I recently spent a week in Salt Lake City on vacation. One of the sites I visited was the FamilySearch library at Temple Square, run by the Jesus Christ Church of Latter-Day Saints. I’ve found most of my family history with the genealogical resources at the AAS, but I thought it would be fun to see if maybe there was something else I could find. I know, it was kind of dorky, but my husband found the ship records for his great great-grandfather from Scotland, so I wasn’t the only one into it. With the information I had on my great great-grandfather (Frank Loader Heritage) on my father’s side, I decided to see if I could go further back than him. His family had been from Aston Rowant, England, and in tracing the UK census back, I found his mother (Eliza Loader Heritage) and then her parents, my fourth great grandparents Amy Britnell and James Loader.
Upon learning this, I now started looking up their names online and made some great discoveries. In the late 1840s or early 1850s, most of the Loader family converted to the LDS Church, through the numerous missionaries sent by Brigham Young to build up his city of Zion in Utah. In 1855, James, Amy, and nine of their thirteen children (my third great-grandmother Eliza refused to convert to the Church of LDS and stayed in England, breaking ties to her parents and siblings) emigrated to the United States and were part of the disastrous 1856 Willie and Martin handcart company tragedies. Approximately 200 of the 1000 or so emigrants died on the 1300 mile trek across the plains from Iowa City to Salt Lake City. At least two of the Loader children and their families wisely stayed in Iowa and did not make the trek in 1856.
The Martin Company left Iowa in September 1856, a few days after the Willie Company headed west. All of the Loaders, except James Loader, who died near Ash Hollow, Nebraska in September 1856, arrived in Salt Lake City in November 1856. Amy lived until 1885 in Pleasant Grove, Utah, living lastly with her daughter Patience Loader Rozsa Archer, whose journal of the trek is the best known account of the Martin Company.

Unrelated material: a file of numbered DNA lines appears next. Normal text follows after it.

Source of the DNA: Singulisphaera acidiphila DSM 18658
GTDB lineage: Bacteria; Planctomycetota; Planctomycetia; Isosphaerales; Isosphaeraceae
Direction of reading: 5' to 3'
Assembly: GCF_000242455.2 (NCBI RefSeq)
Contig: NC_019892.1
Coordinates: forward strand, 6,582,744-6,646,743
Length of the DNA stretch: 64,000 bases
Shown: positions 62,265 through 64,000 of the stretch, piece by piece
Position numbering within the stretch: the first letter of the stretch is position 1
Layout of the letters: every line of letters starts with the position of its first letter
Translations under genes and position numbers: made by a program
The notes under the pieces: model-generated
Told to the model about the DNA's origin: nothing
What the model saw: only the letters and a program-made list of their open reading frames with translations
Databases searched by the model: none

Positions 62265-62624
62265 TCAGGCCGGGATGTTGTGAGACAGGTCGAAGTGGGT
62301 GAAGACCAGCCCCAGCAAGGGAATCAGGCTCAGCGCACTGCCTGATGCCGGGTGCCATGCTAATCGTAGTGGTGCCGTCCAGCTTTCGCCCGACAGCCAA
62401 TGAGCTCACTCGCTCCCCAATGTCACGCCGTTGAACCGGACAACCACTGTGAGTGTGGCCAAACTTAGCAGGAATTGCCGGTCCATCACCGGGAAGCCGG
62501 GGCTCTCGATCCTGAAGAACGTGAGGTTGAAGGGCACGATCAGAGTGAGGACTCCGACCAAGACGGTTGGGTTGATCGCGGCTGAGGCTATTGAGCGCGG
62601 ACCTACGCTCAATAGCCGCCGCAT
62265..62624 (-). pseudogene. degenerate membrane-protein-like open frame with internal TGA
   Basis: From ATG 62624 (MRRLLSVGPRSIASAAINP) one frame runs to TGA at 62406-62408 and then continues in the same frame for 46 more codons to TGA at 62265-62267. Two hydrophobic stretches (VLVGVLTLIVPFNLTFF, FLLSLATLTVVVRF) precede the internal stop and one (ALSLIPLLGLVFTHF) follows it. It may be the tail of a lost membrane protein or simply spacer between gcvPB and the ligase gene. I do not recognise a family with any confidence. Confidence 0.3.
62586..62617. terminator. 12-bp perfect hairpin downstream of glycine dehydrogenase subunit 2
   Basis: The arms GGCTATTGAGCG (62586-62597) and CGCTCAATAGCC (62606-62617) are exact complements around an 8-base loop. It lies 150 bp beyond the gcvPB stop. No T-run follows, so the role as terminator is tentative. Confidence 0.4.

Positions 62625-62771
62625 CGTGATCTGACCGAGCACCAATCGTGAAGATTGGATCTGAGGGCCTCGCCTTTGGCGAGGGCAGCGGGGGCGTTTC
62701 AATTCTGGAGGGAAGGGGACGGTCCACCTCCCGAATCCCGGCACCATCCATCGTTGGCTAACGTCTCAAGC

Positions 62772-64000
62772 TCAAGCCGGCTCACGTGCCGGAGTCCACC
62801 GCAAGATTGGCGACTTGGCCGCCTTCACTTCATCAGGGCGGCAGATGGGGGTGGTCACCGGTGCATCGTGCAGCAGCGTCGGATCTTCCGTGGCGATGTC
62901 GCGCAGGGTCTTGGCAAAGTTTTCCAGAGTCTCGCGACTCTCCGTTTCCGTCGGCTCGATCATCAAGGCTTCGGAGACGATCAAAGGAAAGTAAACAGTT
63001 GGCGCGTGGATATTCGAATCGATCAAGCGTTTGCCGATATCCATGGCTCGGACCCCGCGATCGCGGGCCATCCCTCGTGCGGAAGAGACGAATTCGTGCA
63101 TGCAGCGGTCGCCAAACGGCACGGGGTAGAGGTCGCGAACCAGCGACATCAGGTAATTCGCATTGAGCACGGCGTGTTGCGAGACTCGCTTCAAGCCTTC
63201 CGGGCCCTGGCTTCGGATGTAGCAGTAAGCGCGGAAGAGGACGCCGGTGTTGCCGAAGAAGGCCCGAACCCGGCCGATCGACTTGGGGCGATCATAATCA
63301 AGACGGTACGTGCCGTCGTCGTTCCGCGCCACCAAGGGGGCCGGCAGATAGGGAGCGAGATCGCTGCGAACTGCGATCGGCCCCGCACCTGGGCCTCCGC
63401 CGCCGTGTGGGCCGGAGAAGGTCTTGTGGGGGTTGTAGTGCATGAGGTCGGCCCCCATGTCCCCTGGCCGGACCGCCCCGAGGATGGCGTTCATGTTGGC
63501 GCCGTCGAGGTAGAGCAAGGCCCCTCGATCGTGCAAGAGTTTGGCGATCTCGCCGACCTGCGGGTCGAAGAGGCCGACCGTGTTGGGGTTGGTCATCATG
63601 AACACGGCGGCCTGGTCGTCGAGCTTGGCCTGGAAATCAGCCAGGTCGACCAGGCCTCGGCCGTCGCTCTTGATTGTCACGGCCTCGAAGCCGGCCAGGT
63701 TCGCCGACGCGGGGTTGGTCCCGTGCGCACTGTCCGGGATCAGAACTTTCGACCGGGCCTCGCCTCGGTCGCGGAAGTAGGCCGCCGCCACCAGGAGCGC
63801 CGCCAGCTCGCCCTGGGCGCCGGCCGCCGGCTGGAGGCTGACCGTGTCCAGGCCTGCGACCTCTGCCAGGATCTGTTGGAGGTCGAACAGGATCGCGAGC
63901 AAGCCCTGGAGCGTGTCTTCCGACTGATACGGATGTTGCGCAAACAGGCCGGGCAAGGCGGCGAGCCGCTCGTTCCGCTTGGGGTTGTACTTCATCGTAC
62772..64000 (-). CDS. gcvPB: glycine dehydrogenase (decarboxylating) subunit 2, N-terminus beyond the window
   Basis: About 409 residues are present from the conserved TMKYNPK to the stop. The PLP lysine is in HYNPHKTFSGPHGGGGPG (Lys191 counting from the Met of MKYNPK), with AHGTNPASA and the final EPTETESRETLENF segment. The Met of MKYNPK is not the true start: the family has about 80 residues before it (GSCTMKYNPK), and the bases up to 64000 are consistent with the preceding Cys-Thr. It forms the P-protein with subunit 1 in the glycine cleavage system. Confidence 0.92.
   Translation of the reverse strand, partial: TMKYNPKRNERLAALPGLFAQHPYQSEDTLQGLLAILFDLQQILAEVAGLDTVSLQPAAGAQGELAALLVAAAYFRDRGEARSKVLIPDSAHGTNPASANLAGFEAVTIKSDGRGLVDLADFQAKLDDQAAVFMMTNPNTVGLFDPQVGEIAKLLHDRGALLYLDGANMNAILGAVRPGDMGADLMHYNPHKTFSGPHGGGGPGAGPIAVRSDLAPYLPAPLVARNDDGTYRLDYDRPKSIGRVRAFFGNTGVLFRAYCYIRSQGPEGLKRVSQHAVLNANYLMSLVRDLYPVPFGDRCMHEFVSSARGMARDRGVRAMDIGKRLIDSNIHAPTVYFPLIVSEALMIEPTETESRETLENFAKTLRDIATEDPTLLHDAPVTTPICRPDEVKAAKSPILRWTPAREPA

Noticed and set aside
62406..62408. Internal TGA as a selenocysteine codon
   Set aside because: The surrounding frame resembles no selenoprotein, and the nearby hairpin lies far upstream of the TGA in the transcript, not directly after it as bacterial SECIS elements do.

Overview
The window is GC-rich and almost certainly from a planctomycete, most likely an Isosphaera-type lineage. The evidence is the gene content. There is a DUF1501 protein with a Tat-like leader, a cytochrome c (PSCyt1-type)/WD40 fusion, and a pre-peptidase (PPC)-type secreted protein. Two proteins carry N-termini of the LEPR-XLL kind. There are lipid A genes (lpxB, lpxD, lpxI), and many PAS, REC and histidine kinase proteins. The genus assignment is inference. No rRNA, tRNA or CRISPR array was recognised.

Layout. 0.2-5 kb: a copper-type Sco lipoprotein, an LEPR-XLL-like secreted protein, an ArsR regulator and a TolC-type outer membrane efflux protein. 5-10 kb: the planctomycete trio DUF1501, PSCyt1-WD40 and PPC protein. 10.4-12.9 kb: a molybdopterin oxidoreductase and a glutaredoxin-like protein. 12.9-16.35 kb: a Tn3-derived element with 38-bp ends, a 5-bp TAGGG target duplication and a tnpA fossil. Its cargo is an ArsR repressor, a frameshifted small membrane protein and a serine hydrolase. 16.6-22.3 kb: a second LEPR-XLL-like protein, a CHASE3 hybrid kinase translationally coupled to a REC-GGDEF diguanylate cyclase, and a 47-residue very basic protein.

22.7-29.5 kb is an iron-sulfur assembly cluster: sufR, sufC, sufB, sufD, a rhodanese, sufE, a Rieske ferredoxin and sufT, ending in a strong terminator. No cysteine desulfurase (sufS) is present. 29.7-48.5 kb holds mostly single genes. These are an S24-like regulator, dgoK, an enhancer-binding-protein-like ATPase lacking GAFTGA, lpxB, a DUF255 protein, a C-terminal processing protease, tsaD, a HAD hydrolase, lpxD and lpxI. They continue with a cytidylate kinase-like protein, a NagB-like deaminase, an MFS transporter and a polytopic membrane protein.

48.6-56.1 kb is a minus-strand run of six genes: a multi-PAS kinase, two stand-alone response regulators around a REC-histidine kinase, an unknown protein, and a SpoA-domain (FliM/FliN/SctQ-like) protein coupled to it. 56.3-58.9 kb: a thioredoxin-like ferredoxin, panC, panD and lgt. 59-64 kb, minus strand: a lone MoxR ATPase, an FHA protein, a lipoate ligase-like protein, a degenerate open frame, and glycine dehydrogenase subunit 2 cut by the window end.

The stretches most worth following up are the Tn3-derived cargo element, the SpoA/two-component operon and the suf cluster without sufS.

So, when I returned home, I thought, I need to know about this trek, preferably from sources in that time period. After all, it is considered the most disastrous trip of the westward migration in American history. The Society has a reasonable amount of Mormon literature and histories, and of course, anti-Mormon and anti-polygamy literature from the 1840s until the 1880s. I also found a fair number of items relating to the trans-Atlantic and cross-country trip made by thousands of European converts.
In chapter 37 of Rocky Mountain Saints, Thomas Stenhouse recalls the great hand cart plan through the narrative of John Chislett, a member of the Willie Company who emigrated from England. He says of Brigham Young’s hand-cart scheme:
Whether Brigham was influenced in his desire to get the poor of Europe more rapidly to Utah by his sympathy with their condition, by his well-known love of power, his glory in numbers, or his love of wealth, which an increased amount of subservient labour would enable him to acquire, is best known to himself. But the sad results of his Hand Cart scheme will call for a day of reckoning in the future which he cannot evade.
Another account in that chapter, from an unnamed man who rode behind the Martin company, recalled what he saw on the trail and even years later:
The track of the emigrants was marked by graves, and many of the living suffered almost worse than death. One sick man there, who was holding by the wagon bars to save himself from the jolting, had all of his fingers frozen off. Men may be seen to-day in Salt Lake City, who were boys then, hobbling around on their club-feet, all their toes having been frozen off in that fearful march.
In October 1856, Brigham Young was informed of the deplorable conditions on the trail and decided to send help to the emigrants. Men were sent with food along the trail finding the Willie Company first, then the Martin Company. Even with the reinforcements, most of those who died on the trail died in the weeks after the rescue. Finally, after almost three months of walking across the plains, the Willie and Martin Saints arrived in Salt Lake City. Those who had families in the area were sent to live with them. Others, including my Loader family members, were divided amongst willing townspeople to be nursed back to health. Most of the Saints lived long lives in and around Salt Lake City, never regretting their decision to make the pilgrimage to the land of Zion.